To build a more sustainable future, the public transport industry is navigating many complex changes.
We’re moving towards electrification, zero-emission fuels, and renewable infrastructure. We’re also reimagining our networks to make them more flexible and customer-focused, using modern technology for fare collection and easier access.
These efforts must succeed, because effective public transport is key to the quality of life in our communities. It all begins with getting planning right.
What’s riding on network planning?
Now that the COVID-19 pandemic is in the rear-view mirror, we’re focusing on bringing riders back to public transport and attracting new ones. The service offer must be reliable, effective and relevant. But, like many industries, public transport is finding it hard to recruit and retain skilled staff.
Planners must design networks and service that meet the expectations of all stakeholders, including employees and customers. Only then can public transport fully serve our communities by connecting people to opportunities for work, education, health care and recreation.
What challenges are planners facing?
One of the biggest challenges with network planning is how complex it is. Planners need to understand travel demand across all the areas that the network serves. They have to know the characteristics of who’s travelling, why, when, how often, and where they start and end their journeys. Planners need this information at the bus-stop level. The complexity of this challenge grew even greater with the pandemic, which made travel patterns more variable and less predictable, and this continues to be true.
Planners must create scenarios, analyse them, and communicate with multiple stakeholders about their findings. Doing this using multiple tools that aren’t integrated and aren’t always accurate takes a lot of time. It can also lead to the runcuts produced by the scheduling application – after routes have been planned and approved – turning out quite different from the ones that were planned. Planners face the added pressure of adjusting to continuously changing demand patterns.
This explains why it can take months to plan new networks, and why service alignments and frequency updates often take weeks.
Achieving better service, using integrated planning tools
Integrated tools give planners access to better data – directly related to the current and future services on the street. This lets them produce more accurate plans, provide plans more frequently, and run more scenarios to evaluate the impacts of various network designs and approaches.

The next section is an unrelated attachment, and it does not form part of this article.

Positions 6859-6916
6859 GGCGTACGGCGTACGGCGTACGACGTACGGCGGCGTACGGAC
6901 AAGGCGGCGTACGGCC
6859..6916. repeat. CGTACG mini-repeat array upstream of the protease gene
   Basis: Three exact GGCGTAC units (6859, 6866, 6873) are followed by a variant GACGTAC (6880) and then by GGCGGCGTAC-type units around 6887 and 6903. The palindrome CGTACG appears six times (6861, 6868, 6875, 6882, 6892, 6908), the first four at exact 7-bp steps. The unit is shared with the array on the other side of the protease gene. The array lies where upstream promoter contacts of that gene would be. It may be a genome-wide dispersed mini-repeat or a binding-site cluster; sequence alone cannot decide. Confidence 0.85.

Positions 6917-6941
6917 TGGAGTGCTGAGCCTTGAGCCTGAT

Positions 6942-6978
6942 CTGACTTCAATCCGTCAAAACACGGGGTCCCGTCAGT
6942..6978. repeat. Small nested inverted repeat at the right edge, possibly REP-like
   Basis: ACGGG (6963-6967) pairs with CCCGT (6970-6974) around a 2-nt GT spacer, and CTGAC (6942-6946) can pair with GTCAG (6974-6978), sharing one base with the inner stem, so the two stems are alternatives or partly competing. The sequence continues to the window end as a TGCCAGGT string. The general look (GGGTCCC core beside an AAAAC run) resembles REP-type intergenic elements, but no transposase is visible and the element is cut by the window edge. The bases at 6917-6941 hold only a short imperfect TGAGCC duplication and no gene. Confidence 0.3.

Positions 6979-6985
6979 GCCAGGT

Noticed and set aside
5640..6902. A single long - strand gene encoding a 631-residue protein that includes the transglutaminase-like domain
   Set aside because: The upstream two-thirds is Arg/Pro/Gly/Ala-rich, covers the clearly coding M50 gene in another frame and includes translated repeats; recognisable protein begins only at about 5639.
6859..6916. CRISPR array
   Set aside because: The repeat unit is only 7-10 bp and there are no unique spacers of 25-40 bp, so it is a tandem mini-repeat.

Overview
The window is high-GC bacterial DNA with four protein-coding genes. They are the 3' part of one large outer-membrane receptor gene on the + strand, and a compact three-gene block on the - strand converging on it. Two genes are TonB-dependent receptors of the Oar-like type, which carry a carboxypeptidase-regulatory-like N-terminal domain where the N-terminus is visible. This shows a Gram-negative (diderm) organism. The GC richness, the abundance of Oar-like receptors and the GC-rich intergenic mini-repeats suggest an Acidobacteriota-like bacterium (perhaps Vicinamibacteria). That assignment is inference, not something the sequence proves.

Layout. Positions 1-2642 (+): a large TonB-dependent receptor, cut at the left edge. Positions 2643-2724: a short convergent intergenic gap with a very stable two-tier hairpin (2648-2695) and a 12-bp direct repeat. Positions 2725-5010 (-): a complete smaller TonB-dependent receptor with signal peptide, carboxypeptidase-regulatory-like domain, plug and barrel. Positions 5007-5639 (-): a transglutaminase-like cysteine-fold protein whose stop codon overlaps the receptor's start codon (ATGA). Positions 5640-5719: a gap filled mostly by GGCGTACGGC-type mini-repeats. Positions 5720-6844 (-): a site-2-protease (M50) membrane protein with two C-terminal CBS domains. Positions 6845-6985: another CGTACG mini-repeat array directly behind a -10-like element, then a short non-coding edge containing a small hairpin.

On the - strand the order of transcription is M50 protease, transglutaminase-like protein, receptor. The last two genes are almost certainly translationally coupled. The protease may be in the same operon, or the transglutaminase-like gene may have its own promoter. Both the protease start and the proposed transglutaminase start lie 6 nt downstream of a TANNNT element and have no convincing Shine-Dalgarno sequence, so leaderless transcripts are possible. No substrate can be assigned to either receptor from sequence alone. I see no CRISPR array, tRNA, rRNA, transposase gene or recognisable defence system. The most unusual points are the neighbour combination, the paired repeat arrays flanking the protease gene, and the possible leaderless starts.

In their own sandbox environment, planners can work with real-life data from operations: real runtimes, passenger counts, travel patterns, vehicle costs, deadhead times, dwell times, and more. This lets planners create realistic scenarios that the scheduling and operations teams can put straight into practice.
Working with real-life data means that less contingency is needed, resulting in more vehicle hours. Having more service hours means higher frequencies, with shorter wait- and travel-times. This all results in higher-quality service.
Integrated tools also allow planners to align services across different modes more easily. No more bunching buses, and customers get better connections across the network. Planners can also quickly provide dashboards and heatmaps that help decision-makers and stakeholders understand the effects of proposed changes from their specific viewpoints.
With integrated tools increasing the planning team’s productivity and accuracy, we have observed time savings of 75% and more.
Focusing on equity: a win all round
With the right tools in hand, planners can make equity a primary consideration in network planning, for everyone’s benefit.
A concrete example comes from SORTA in Greater Cincinnati. They’ve used GIRO’s HASTUS-NetPlan integrated planning tool in their Reinventing Metro plan to redesign their Metro bus network.
Since the tool enabled them to work with real-life data from their operations, planners easily identified how a highly transit-dependent area was poorly connected to the Uptown area of Cincinnati. This was making five major hospitals less accessible, including Cincinnati Children’s Hospital Medical Center.
Being able to design and compare different scenarios efficiently, SORTA’s planners could reduce travel times across the region. They demonstrated how low-income communities benefited the most from time-savings, with 50% more frequent services to targeted areas, and 12% more residents in the service area having direct access to medical services.
Through their Reinventing Metro Plan, SORTA became a leader in post-pandemic ridership recovery in the United States. They achieved 100% recovery by May 2023
By focusing on equity through using integrated planning tools, SORTA improved overall efficiency of travel on their Metro bus network by 20%. The community can now access 40,000 more jobs by Metro, of which 20,000 are higher-paying jobs. In a major win for equity, 45,000 additional transit-dependent persons in Greater Cincinnati now have access to the Metro bus network.
The way forward
Sustaining public transport’s key role in promoting vibrant, equitable cities depends on planners being efficient and effective. With the right planning tools and focusing on equity, they can meet the expectations of their fellow planners, management, schedulers, drivers, public transport authorities, and customers. The right tools are integrated, accurate, and efficient. And they let planners demonstrate the impacts and benefits of proposed changes effectively to the many stakeholders involved in public transport planning. Most importantly, they bring people together by making sure that those who need it the most have appropriate access to public transport.